Another potentially effective debt strategy involves using a loan to diversify your investment portfolio, especially for certain affluent individuals who hold a concentrated stock position in a single company. They can borrow against that concentrated position to buy stocks in other companies, making for a more balanced long-term investment strategy. An added benefit of borrowing against a concentrated stock position to diversify your portfolio is that you may defer paying the capital gains tax you would incur if you sold the concentrated stock.
Using Good debt can help you have better outcomes
Home prices rise and fall – we’ve all seen it and most of us have lived the fluctuations, however when we check things out historically, homes and real estate are great investments long term. The median price of a home in the U.S. was $79,100 in 1990 (not adjusted for inflation); nearly 30 years later, the median price has more than doubled to $193,500, according to Census data. For many Americans, their home accounts for the bulk of their net worth—and a mortgage can help you build that nest egg.
On the topic of nest eggs, I want to just show you all what it looks like to pay off that mortgage early rather than invest funds. My example is Keegan and Taylor Rosen. They’re in their mid-30s, just bought a home last year and then received an inheritance last month. What’s their knee jerk reaction? To pay off their home. Let’s look at how that plays out. We are looking at a scenario of a lump sum pay down of their mortgage vs a non-qualified investment. I kept their mortgage at a realistic if not high 3.8%. And I am running the investment pretty conservatively with a 6.15% return. Ready for the “value gained” over their lifetime? Check this out- $87k vs $1.3 mill.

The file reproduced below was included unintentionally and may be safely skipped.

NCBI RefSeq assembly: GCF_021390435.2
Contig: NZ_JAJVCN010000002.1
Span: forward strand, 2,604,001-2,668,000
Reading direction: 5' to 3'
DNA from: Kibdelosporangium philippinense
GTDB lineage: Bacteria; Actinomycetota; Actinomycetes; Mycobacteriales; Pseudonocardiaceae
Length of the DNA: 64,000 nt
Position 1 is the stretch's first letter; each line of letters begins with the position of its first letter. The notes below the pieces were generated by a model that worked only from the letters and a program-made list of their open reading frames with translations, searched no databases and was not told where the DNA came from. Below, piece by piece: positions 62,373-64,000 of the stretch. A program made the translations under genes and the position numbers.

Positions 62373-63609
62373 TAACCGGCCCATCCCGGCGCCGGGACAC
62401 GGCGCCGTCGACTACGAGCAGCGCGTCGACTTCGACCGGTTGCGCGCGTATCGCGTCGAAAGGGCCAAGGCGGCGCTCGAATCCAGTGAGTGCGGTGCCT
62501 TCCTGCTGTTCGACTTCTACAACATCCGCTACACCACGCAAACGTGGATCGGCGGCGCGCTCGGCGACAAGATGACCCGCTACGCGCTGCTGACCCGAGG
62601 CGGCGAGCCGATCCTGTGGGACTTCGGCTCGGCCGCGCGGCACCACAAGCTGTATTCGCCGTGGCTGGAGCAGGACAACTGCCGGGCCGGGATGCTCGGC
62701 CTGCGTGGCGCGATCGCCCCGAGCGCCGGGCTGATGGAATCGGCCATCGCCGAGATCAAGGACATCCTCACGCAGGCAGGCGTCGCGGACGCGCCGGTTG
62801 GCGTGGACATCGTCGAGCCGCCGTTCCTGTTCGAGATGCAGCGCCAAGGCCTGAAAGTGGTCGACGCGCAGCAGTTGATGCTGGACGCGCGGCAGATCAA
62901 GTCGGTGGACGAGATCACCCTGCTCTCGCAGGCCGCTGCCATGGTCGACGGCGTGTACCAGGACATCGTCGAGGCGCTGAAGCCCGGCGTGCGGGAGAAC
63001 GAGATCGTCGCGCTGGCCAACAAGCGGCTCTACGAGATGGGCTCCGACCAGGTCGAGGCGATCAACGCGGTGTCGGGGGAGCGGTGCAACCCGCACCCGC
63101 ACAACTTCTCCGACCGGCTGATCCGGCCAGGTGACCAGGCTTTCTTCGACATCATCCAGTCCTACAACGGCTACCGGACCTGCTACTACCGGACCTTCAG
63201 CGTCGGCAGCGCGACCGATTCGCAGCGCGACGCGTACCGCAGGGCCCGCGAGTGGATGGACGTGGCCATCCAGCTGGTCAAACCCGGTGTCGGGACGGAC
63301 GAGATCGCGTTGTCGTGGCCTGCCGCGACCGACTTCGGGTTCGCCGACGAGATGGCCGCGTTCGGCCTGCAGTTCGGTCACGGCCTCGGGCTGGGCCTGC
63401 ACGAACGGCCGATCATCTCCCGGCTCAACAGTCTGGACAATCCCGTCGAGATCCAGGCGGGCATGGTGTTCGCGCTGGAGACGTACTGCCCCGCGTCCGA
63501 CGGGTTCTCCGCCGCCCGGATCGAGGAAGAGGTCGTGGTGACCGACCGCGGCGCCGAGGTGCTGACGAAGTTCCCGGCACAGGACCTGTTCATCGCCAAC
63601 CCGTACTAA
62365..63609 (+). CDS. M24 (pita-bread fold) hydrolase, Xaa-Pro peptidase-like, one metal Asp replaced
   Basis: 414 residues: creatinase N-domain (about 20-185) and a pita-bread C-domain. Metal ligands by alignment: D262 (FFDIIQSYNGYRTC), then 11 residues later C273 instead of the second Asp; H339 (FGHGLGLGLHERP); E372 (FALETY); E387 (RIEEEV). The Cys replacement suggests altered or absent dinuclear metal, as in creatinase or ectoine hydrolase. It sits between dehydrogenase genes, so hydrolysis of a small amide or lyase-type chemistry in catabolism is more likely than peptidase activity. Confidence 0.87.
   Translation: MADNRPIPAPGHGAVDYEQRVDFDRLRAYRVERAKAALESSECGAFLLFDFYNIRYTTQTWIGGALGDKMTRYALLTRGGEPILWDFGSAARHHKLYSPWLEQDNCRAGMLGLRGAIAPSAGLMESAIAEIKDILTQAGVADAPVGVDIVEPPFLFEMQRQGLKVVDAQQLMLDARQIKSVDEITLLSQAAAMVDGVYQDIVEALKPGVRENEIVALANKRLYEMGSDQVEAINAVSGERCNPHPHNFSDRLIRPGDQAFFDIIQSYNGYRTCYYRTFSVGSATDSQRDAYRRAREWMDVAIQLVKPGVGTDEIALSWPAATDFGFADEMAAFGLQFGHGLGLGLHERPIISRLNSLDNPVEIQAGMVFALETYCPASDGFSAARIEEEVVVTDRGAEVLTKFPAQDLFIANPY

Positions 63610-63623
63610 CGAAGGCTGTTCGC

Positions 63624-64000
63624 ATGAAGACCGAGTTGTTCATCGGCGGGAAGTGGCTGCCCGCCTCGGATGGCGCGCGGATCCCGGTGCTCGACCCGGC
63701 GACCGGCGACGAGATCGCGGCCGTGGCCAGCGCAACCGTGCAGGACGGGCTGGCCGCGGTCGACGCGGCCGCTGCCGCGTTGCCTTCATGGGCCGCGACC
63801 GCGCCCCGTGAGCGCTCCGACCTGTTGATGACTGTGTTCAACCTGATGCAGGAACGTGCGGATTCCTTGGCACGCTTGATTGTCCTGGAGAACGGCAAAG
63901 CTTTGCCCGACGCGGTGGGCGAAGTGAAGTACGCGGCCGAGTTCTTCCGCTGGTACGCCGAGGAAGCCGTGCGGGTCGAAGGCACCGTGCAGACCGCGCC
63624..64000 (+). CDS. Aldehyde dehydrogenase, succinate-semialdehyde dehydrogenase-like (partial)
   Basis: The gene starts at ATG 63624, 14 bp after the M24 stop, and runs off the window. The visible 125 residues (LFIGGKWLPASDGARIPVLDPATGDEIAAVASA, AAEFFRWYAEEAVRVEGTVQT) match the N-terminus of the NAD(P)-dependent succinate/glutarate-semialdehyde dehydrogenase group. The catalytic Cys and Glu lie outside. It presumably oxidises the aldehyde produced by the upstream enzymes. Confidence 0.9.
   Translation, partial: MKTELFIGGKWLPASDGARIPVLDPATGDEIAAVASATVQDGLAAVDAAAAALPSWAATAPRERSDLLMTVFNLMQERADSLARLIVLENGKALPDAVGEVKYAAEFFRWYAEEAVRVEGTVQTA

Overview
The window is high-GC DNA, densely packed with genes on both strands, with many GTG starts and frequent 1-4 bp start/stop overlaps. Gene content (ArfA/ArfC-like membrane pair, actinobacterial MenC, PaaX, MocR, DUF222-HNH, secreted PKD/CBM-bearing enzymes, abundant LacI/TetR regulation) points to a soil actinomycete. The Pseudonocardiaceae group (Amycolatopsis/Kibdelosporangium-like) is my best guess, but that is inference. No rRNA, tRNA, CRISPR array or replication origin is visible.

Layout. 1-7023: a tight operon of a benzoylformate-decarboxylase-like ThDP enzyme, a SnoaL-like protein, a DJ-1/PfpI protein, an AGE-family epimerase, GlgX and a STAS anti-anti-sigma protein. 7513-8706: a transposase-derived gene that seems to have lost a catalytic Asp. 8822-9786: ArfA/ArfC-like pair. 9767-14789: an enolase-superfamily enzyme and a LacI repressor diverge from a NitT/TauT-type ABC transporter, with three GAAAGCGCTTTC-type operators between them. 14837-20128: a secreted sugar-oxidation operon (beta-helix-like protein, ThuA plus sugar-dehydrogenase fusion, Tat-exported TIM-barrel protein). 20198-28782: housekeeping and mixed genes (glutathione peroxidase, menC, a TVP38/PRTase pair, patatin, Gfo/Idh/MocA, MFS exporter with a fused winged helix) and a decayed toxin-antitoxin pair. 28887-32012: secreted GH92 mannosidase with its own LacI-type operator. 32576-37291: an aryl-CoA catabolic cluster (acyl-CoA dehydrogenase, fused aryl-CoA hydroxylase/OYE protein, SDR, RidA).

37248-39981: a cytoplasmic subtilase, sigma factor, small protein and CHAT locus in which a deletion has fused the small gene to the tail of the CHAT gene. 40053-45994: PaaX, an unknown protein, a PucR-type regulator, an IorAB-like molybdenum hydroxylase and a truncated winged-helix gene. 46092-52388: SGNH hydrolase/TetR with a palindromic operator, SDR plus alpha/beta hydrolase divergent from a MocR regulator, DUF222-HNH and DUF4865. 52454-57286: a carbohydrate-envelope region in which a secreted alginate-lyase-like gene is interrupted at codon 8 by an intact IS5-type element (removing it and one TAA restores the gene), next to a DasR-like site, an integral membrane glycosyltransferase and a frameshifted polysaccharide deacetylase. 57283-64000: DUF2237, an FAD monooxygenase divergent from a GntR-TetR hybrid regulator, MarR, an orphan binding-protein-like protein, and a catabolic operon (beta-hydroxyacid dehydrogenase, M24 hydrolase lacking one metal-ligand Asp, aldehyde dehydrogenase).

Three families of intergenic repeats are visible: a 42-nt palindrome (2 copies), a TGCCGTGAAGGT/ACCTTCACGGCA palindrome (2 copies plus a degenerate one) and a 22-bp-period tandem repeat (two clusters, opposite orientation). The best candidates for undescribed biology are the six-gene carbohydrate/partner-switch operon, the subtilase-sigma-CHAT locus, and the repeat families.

Getting a loan to start or expand a business can be a wise investment. Whether or not your business becomes the next Facebook, growing your business can help you grow your income. With careful planning, you can help to make sure that borrowing for your business is a calculated risk.
If you have income which is generated from dividends or interest in your investment portfolio, these earnings can be used pay-off bad debts. Our job is helping you assess what is bad debt and determine when it makes financial sense to quickly pay down these debts.
This is many a good argument about not having debt. Our elders used to say, a “if you can’t pay cash, you probably don’t need it”. But his logic should not be considered the universal solution for handling your finances.
Having some debt can be an important part of a long term wealth building and management strategy. Probably what our elders should have taught is avoid more debt than you can afford. It sounds simple, but your mortgage payment consumes half your salary, or maybe you decided to borrow $200,000 for higher education without a plan for career changes, things may not turn our so good. In other words, keeping your debt-to-income ratio under control is paramount.
Knowing your tolerance for debt is great place to start. No matter what your tolerance, having enough income to support your debt is a minimum requirement. We think you need to more than enough cash flow to service your debt – failure to follow this advice means small disruptions could potentially cause large problems. Determining the amount of good debt you should take on requires prudent planning and being honest with yourself. It is important to talk with a financial professional before incorporating good debt into your financial strategy.